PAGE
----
News, obituaries, birth, marriage and death notices, by date.
Items from The Altoona Tribune, Altoona, Pa.,
Saturday, August 18, 1866
I WISH I WAS A PRINTER.
I wish I was a printer,
They get the largest and the best
The biggest bug will speak to them
At ladies' fairs they're almost hugged
And thus they get a "blow out" free,
STATISTICS. - Houses. - Whole number, 120; No. unfit for use, 25; No. with sufficient grounds, 48; No. with grounds suitably improved, 0. Furniture - No. with suitable furniture, 51; No. with unsuitable furniture, 69; No. with injurious furniture, 37; No. well supplied with apparatus, 0. Schools. - Whole number, 139; No. graded, 11. Examinations. - Whole number held, 24; Directors present, 108; No. receiving provisional certificates, 132; No. receiving professional certificates, 2; No. of applicants rejected, 6; No. examined privately, 30; Average grade of certificates, 2. Teachers. - No. of males employed, 82; No. of females employed, 60; No. of failures, 5; No. with no experience, 35. No. of visits by County Superintendent, 264; Time spent at each visit, 2 1/4; No. of days spent in official duties, 246; No. of miles traveled, 1242; No. of official letters written, 127. Private Schools. - Whole number, 35; No. of pupils attending private schools, 1240; estimated amount paid for private schools, $5340.
HOUSES. - One new house was erected in Alleghany at a cost of about $1000. In consequence of heavy taxation, for war purposes, building has been neglected or delayed. More interest, however, is now manifested, and contracts have already been made for several new houses. Of the number unfit for use, Antis has 1; Blair, 1; Catharine, 1; Frankstown, 1; Freedom, 2; Greenfield, 7; Huston, 2; Juniata, 1; Logan, 2; Snyder, 2; Taylor, 3; Woodberry, 2; N. Woodberry, 6. In Blair, the number of houses might, with advantage, be reduced to 5, in Taylor to 8 or 9, in Frankstown to 10, and in North Woodberry to 6 or 7. Some of the schools in these districts only average about 15 pupils, and thus the cost of instruction becomes very great compared with the number instructed. The greatest advancement seems to be made in schools averaging about 35.
FURNITURE AND APPARATUS. - Excepting the new house, supplied with good furniture, and the one in Woodberry supplied with objectionable furniture, there has been no change. Nearly all the houses reported unfit, and some others not so reported, have furniture highly injurious. It is to be hoped that the plan of arranging desks around the way, and of furnishing seats without backs, will soon be entirely abandoned. For the health, comfort and convenience of pupils a reform in the plan for building and in the arrangement of furniture cannot come too soon.
SCHOOLS. - At Tipton, Loudonsville [sic], Frankstown and several other places, graded schools are much needed. The advantages of these schools are so great that they should be established wherever possible. It is still maintained that the school term should in no case be less than six months. In a number of districts where the schools are open but four or five months, much money is squandered in sustaining private schools that are, in many cases, worse than useless. If the most faithful and efficient teachers, employed during the regular term, were always successful in obtaining private schools, then there would be less objection. But this does not always happen. In these schools are often found persons of the poorest qualifications, or no qualifications at all, who never intent to make teaching a business, and who would never think of running the risk of an examination. Directors are much to blame for granting the use of school houses to such persons. In a few districts, where private schools are sometimes necessary, the directors invariably demand the certificate before granting a house - just as they do when making regular appointments. In justice to faithful teachers, and to the people, this course is recommended. Our schools should be made more desirable. Houses should be so comfortable, grounds so extensive, furniture so convenient, and salary so liberal as to invite competition. Directors, instead of seeking teachers for the schools, should endeavor to make the schools so desirable as to be sought by the teachers. If schools and their surroundings were thus made pleasant, then there would be little trouble in securing the services of competent teachers; resignations, so much complained of lately, would seldom occur, and truancy and dislike for school would give parents but little trouble.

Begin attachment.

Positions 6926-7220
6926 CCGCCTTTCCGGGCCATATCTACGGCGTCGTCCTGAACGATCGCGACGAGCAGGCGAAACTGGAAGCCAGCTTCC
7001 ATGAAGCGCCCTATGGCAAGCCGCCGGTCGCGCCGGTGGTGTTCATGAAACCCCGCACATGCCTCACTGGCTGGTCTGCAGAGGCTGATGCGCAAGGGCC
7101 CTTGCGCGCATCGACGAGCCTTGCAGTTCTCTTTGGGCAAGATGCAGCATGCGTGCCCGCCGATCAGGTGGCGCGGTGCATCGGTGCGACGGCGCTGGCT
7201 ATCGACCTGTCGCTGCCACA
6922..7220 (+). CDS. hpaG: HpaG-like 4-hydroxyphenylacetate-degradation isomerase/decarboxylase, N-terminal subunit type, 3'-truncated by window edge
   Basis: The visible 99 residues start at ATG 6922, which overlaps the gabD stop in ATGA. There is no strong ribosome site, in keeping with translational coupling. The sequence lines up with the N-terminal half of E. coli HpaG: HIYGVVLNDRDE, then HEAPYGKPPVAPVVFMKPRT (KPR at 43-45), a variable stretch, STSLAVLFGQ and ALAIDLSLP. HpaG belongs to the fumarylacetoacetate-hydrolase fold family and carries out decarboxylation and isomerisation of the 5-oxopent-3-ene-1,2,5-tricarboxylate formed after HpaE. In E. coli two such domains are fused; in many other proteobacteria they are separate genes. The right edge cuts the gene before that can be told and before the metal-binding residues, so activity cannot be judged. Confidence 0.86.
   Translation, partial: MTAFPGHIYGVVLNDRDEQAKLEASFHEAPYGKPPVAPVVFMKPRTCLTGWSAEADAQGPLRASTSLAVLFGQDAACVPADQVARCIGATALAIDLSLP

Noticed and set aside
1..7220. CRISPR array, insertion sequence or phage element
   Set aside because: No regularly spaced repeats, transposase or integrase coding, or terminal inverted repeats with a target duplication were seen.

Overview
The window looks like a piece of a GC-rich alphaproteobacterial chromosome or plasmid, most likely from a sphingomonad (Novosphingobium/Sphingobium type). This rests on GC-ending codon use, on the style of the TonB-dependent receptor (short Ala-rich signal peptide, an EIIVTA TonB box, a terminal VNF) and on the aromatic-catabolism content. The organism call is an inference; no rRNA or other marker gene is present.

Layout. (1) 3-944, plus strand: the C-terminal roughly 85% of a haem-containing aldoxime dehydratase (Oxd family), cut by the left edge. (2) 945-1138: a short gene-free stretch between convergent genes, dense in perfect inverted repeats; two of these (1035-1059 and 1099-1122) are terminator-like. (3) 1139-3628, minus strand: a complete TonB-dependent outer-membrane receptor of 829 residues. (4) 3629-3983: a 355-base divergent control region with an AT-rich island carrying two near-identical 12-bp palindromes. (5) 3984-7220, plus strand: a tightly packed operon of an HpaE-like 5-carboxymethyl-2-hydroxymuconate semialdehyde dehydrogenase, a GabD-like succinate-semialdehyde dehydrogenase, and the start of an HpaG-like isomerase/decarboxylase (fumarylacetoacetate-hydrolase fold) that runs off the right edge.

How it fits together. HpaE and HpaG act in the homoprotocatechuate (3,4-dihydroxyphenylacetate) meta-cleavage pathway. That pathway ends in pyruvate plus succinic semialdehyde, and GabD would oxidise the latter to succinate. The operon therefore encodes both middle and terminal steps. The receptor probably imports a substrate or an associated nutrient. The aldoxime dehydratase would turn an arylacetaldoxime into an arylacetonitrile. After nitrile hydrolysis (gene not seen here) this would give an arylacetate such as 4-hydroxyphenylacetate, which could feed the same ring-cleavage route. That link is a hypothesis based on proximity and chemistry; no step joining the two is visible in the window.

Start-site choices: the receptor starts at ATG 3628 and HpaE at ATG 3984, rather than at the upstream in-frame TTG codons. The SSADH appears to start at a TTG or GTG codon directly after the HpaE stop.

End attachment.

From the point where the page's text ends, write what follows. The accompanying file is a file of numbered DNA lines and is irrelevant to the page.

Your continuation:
EXAMINATIONS. - By holding a regularly advertised examination in each district, together with four special examinations, it was supposed that no private examinations would be necessary. But, after all, the applicants for private examination became so numerous that all my time, on Saturday, for months, was occupied in attending to them. It is seldom that a progressive and competent teacher asks this favor; but there are so many faithless and disaffected persons who do, that it seems as though nothing short of total prohibition will remedy the evil. The attention of directors is earnestly called to the impropriety of granting such persons written requests. Examinations were well attended by directors and others. The scarcity of teachers and other circumstances, led me to exercise much leniency at the examinations. Such a course is not now deemed necessary, and more rigid examinations may hereafter be expected. All the numbers on the certificate, without fractions, were used.
TEACHERS. - It is somewhat singular that all of those who failed were males. Two failed in government, although well qualified in the branches to be taught; two were unqualified for the schools to which they were appointed, and one seemed entirely unsuited to the business. With the same age, experience, qualifications and advantages, females succeeded as well as males. It therefore seems to me, that when employing teachers the question should not be whether the applicant is a male or female, but whether he or she is well qualified to teach. There is still too much encouragement given to quite young persons, without experience and without the necessary preparation.